Abstract

The definition of incremental developments, such as additional perforations, work-overs or in-fill wells, for mature fields is sometimes a difficultexercise. The use of reservoir flow simulators is often required to forecastthe incremental oil, which can be associated with any new operation. However, in fields with a large number of wells available, the number of possiblealternative arrangements can be very large and very difficult to handle for theperson in charge of the simulations. The situation becomes even morecomplicated when interactions appear between the different operations underconsideration. In such cases, new tools are needed.

In this paper, we present a methodology for the optimisation of a pressuremaintenance project for an offshore reservoir in West Africa. The startingpoint is a "history matched" dynamic model. The method is based on the use ofexperimental design. Experimental design can be defined as the strategy forchoosing simulations in such a manner that the information required is obtainedas efficiently and precisely as possible. In a first part, the theoreticalbackground of the technique will be described briefly. Then application of themethod to the field case will be presented. The field has been developed bywater flooding for approximately 7 years, with a total of about 30 wells. Priorto our intervention, 11 production wells had been identified as potentialcandidates for conversion into water injectors.

The work was performed in two phases with two different experimentaldesigns:

  1. Rankingof the 11 candidate wells leading to the identification of themost promising operations. This phase requires a strong reservoir expertise tointerpret the simulations results

  2. Detailed determination of the best work-oversto be performed

The final results consist of reservoir simulation runs with the bestconfigurations. The optimal result was obtained by converting 6 of the 11wells. Use of our methodology enabled a better result to be found more rapidlythan by a conventional "trial and error" approach, while keeping to a minimumthe number of simulation runs required.

Conclusion:

In this study, we provided the reservoir engineer with an efficient methodto manage a problem where a large number of possible combinations could beconsidered. The methodology used is systematic.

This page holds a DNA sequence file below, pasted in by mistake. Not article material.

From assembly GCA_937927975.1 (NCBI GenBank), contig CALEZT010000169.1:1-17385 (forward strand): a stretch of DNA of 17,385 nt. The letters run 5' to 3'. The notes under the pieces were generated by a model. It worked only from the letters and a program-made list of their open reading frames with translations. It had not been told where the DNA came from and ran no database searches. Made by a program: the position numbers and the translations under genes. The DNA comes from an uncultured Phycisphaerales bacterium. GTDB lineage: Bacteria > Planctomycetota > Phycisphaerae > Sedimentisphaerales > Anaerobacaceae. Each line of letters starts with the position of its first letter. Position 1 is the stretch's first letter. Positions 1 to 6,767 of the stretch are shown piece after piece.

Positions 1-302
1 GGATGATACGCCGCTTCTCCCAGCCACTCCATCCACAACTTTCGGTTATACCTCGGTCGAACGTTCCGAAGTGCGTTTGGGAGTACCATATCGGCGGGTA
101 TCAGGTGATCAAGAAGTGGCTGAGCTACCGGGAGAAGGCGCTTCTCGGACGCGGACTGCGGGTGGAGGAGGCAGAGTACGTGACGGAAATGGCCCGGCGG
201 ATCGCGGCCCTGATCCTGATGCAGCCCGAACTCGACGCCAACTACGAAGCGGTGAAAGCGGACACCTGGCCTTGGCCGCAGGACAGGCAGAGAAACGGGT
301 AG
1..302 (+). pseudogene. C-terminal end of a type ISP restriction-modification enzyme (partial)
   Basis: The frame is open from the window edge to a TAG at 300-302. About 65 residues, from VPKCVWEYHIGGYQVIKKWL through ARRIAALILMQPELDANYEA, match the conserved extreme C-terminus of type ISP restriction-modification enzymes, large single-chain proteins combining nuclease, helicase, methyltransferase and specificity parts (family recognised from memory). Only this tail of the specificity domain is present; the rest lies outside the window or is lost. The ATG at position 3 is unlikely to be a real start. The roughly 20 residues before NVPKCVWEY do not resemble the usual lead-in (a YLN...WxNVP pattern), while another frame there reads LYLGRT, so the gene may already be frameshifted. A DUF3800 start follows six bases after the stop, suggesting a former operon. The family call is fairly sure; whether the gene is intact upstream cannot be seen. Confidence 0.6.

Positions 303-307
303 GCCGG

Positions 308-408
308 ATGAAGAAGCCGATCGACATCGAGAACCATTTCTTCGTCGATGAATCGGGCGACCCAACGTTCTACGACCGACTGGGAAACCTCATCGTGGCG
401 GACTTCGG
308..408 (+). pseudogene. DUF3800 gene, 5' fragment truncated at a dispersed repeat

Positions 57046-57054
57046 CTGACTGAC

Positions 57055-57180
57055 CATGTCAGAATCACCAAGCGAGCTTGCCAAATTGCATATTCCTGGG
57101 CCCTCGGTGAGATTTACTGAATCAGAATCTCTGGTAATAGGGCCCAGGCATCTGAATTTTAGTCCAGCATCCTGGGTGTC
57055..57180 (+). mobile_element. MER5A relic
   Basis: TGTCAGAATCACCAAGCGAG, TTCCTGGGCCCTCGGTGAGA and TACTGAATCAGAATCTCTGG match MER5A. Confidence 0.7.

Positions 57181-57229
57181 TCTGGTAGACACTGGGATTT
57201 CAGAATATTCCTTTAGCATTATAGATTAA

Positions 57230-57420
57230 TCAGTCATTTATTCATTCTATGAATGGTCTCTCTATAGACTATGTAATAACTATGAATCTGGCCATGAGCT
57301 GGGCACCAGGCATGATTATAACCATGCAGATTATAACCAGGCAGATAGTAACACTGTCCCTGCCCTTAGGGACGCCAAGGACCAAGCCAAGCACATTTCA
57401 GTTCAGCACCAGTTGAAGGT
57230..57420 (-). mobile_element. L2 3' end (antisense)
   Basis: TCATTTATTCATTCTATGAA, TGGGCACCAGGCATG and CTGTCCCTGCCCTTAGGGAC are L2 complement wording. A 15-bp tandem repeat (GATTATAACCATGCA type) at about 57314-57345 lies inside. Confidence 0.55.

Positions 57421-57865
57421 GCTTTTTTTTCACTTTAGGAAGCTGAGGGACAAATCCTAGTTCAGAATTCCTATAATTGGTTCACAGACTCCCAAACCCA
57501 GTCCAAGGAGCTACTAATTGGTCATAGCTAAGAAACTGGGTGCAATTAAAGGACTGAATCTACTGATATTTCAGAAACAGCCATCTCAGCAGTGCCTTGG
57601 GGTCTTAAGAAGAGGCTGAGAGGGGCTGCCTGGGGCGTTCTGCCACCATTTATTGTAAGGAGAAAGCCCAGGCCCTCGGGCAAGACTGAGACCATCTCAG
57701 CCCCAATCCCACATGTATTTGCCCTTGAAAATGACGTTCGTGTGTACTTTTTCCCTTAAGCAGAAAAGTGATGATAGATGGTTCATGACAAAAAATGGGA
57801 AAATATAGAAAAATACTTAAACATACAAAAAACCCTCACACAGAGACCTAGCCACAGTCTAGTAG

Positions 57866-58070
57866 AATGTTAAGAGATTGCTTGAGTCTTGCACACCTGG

Technical Contributions

  1. Identification of the key simulations to be performed to identify thehighest potential returns.

  2. Optimisation of the incremental development policy for a mature field

Introduction

Mature fields may represent substantial potential reserves to be recovered.Maximising their recovery is one of the aspects of the reservoir engineer'swork. The task is sometimes a complex one due to the vast amount of data andinformation to be managed. Flow simulators are used to obtain a synthesis ofall this data in order to achieve a better understanding of the reservoirsunder study, but are also used above all to establish production forecasts thatwill serve to determine the economics of any new project. Once the reservoirmodel has been built and matched to the production history, the impact, interms of reserves, of various possible operations can be tested. An operationmay be, for example, additionnal perforations, new in-fill wells, aredefinition of the pressure maintenance policy, etc.

Quantifying the impact of different operations is often complex because ofthe possible interactions between these actions. One example is the drilling ofadditional wells.

Conclusion:

In this study, we provided the reservoir engineer with an efficient methodto manage a problem where a large number of possible combinations could beconsidered. The methodology used is systematic.

Technical Contributions

  1. Identification of the key simulations to be performed to identify thehighest potential returns.

  2. Optimisation of the incremental development policy for a mature field

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